Cell-penetrating properties of the transactivator of transcription and polyarginine (R9) peptides, their conjugative effect on nanoparticles and the prospect of conjugation with arsenic trioxide

Jagat R. Kanwar, Jessica Gibbons, Anita K. Verma, Rupinder K. Kanwar

Research output: Contribution to journalReview ArticleOtherpeer-review

Abstract

Cell-penetrating peptides (CPPs) are short chains of amino acids with the distinct ability to cross cell plasma membranes. They are usually between seven and 30 residues in length. The mechanism of action is still a highly debated subject among researchers; it seems that a commonality between all CPPs is the presence of positively charged residues within the amino acid chain. Polyarginine and the transactivator of transcription peptide are two widely used CPPs. One distinct application of these CPPs is the ability to further enhance the therapeutic properties of a range of different agents. One group of agents of particular importance are nanoparticles (NPs). Most NPs have no mechanism for cellular uptake. Hence, by conjugating CPPs to NPs, the amount of NPs taken up by cells can be increased, and therefore, the therapeutic benefits can be maximized. Some examples of this will be explored further in this review. In addition to CPPs, the concept of conjugation with the anticancer drug arsenic trioxide is reviewed and the prospect of transactivator of transcription- conjugated arsenic trioxide albumin microspheres is also discussed. Recent locked nucleic acid technology to stabilize nucleotides (RNA or DNA) aptamer complexes able to target cancer cells more specifically and selectively to kill tumour cells and spare normal body cells. NPs tagged with modified locked nucleic acid-aptamers have the potential to kill cancer cells more specifically and effectively while sparing normal cells.

Original languageEnglish
Pages (from-to)471-482
Number of pages12
JournalAnti-Cancer Drugs
Volume23
Issue number5
DOIs
Publication statusPublished - Jun 2012
Externally publishedYes

Keywords

  • aptamers
  • arsenic trioxide
  • cancer
  • cell-penetrating peptides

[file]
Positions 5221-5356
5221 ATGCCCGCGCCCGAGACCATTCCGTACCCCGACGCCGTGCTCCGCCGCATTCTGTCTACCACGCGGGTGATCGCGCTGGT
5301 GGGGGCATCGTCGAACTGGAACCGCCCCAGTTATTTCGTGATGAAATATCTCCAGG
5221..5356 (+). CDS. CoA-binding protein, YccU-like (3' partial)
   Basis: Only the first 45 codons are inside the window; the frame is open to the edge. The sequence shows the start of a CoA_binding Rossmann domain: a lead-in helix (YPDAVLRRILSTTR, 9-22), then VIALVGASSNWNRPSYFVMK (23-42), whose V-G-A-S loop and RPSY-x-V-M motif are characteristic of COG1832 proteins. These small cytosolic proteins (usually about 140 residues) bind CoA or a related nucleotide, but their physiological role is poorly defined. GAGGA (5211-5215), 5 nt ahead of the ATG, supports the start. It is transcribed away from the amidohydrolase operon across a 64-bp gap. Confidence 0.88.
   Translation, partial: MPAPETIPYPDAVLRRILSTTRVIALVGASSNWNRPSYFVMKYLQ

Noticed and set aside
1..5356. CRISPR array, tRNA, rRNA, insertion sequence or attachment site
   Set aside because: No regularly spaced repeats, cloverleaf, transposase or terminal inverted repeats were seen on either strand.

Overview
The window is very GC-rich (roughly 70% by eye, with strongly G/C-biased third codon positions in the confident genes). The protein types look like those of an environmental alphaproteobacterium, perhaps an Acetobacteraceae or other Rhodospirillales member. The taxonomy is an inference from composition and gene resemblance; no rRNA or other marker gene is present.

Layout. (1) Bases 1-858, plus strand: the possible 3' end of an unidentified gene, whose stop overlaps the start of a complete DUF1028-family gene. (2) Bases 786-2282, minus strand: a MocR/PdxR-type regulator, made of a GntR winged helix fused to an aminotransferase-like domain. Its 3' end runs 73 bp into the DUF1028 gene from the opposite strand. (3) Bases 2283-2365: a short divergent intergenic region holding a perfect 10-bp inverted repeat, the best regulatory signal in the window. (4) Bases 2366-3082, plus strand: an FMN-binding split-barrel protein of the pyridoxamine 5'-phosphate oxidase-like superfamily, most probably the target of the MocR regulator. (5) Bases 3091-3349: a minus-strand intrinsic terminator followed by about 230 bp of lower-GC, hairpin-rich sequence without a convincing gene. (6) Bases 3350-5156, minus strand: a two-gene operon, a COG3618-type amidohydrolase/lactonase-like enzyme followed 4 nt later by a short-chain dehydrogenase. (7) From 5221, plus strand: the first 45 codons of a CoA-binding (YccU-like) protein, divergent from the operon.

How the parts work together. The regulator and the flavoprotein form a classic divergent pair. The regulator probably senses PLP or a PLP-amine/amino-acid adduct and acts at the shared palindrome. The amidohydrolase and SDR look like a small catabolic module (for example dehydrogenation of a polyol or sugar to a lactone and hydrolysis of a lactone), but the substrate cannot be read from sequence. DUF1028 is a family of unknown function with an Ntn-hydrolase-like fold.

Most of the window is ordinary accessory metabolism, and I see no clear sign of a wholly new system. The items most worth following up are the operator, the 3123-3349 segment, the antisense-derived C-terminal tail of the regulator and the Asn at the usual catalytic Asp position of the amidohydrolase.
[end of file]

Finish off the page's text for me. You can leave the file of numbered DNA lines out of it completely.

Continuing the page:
• nanomedicine
  • nanoparticles
  • polyarginine peptides
  • transactivator of transcription peptides

Cite this

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title = "Cell-penetrating properties of the transactivator of transcription and polyarginine (R9) peptides, their conjugative effect on nanoparticles and the prospect of conjugation with arsenic trioxide",
abstract = "Cell-penetrating peptides (CPPs) are short chains of amino acids with the distinct ability to cross cell plasma membranes. They are usually between seven and 30 residues in length. The mechanism of action is still a highly debated subject among researchers; it seems that a commonality between all CPPs is the presence of positively charged residues within the amino acid chain. Polyarginine and the transactivator of transcription peptide are two widely used CPPs. One distinct application of these CPPs is the ability to further enhance the therapeutic properties of a range of different agents. One group of agents of particular importance are nanoparticles (NPs). Most NPs have no mechanism for cellular uptake. Hence, by conjugating CPPs to NPs, the amount of NPs taken up by cells can be increased, and therefore, the therapeutic benefits can be maximized. Some examples of this will be explored further in this review. In addition to CPPs, the concept of conjugation with the anticancer drug arsenic trioxide is reviewed and the prospect of transactivator of transcription- conjugated arsenic trioxide albumin microspheres is also discussed. Recent locked nucleic acid technology to stabilize nucleotides (RNA or DNA) aptamer complexes able to target cancer cells more specifically and selectively to kill tumour cells and spare normal body cells. NPs tagged with modified locked nucleic acid-aptamers have the potential to kill cancer cells more specifically and effectively while sparing normal cells.",
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Cell-penetrating properties of the transactivator of transcription and polyarginine (R9) peptides, their conjugative effect on nanoparticles and the prospect of conjugation with arsenic trioxide. / Kanwar, Jagat R.; Gibbons, Jessica; Verma, Anita K.; Kanwar, Rupinder K.

In: Anti-Cancer Drugs, Vol. 23, No. 5, 06.2012, p. 471-482.

Research output: Contribution to journalReview ArticleOtherpeer-review

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